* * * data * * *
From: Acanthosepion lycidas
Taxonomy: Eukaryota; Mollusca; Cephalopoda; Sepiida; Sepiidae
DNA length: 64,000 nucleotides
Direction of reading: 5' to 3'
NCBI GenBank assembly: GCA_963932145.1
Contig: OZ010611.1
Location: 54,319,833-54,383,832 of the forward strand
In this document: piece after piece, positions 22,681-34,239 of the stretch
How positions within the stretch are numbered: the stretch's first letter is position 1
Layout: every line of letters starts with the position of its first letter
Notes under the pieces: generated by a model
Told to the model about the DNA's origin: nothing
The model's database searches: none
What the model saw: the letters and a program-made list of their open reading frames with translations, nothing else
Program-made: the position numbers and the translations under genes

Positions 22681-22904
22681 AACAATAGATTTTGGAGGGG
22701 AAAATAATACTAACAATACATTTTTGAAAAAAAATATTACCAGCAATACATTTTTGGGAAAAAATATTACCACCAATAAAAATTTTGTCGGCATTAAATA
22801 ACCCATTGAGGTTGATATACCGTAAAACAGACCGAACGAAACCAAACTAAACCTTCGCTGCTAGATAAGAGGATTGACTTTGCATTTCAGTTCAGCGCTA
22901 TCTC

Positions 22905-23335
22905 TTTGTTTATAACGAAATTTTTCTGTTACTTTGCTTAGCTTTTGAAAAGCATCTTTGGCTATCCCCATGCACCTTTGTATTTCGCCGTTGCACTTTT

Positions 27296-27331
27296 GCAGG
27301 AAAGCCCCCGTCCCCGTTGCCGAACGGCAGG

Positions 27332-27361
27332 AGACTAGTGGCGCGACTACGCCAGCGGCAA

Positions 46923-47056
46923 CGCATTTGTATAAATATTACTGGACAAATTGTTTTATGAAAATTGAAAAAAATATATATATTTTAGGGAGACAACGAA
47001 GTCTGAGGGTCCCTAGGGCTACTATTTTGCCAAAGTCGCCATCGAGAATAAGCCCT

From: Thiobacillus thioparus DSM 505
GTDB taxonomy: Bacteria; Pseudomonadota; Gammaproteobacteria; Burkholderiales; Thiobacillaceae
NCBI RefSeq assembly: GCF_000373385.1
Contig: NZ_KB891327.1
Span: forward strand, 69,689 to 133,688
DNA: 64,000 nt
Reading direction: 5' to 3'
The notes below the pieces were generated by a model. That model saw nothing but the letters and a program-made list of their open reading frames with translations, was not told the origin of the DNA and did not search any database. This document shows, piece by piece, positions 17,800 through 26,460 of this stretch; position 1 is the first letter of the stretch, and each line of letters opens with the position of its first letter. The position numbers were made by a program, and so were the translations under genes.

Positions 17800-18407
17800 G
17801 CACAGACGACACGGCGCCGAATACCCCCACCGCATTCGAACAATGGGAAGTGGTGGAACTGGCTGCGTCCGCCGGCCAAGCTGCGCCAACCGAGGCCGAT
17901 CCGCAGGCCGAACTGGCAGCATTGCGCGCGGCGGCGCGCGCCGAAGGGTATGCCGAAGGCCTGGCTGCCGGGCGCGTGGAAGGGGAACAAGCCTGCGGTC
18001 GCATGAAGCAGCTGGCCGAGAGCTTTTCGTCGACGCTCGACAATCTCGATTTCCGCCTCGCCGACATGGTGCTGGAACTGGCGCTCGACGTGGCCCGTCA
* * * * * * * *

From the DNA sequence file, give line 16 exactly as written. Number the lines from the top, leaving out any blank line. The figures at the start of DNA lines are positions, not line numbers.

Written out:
Positions 22681-22904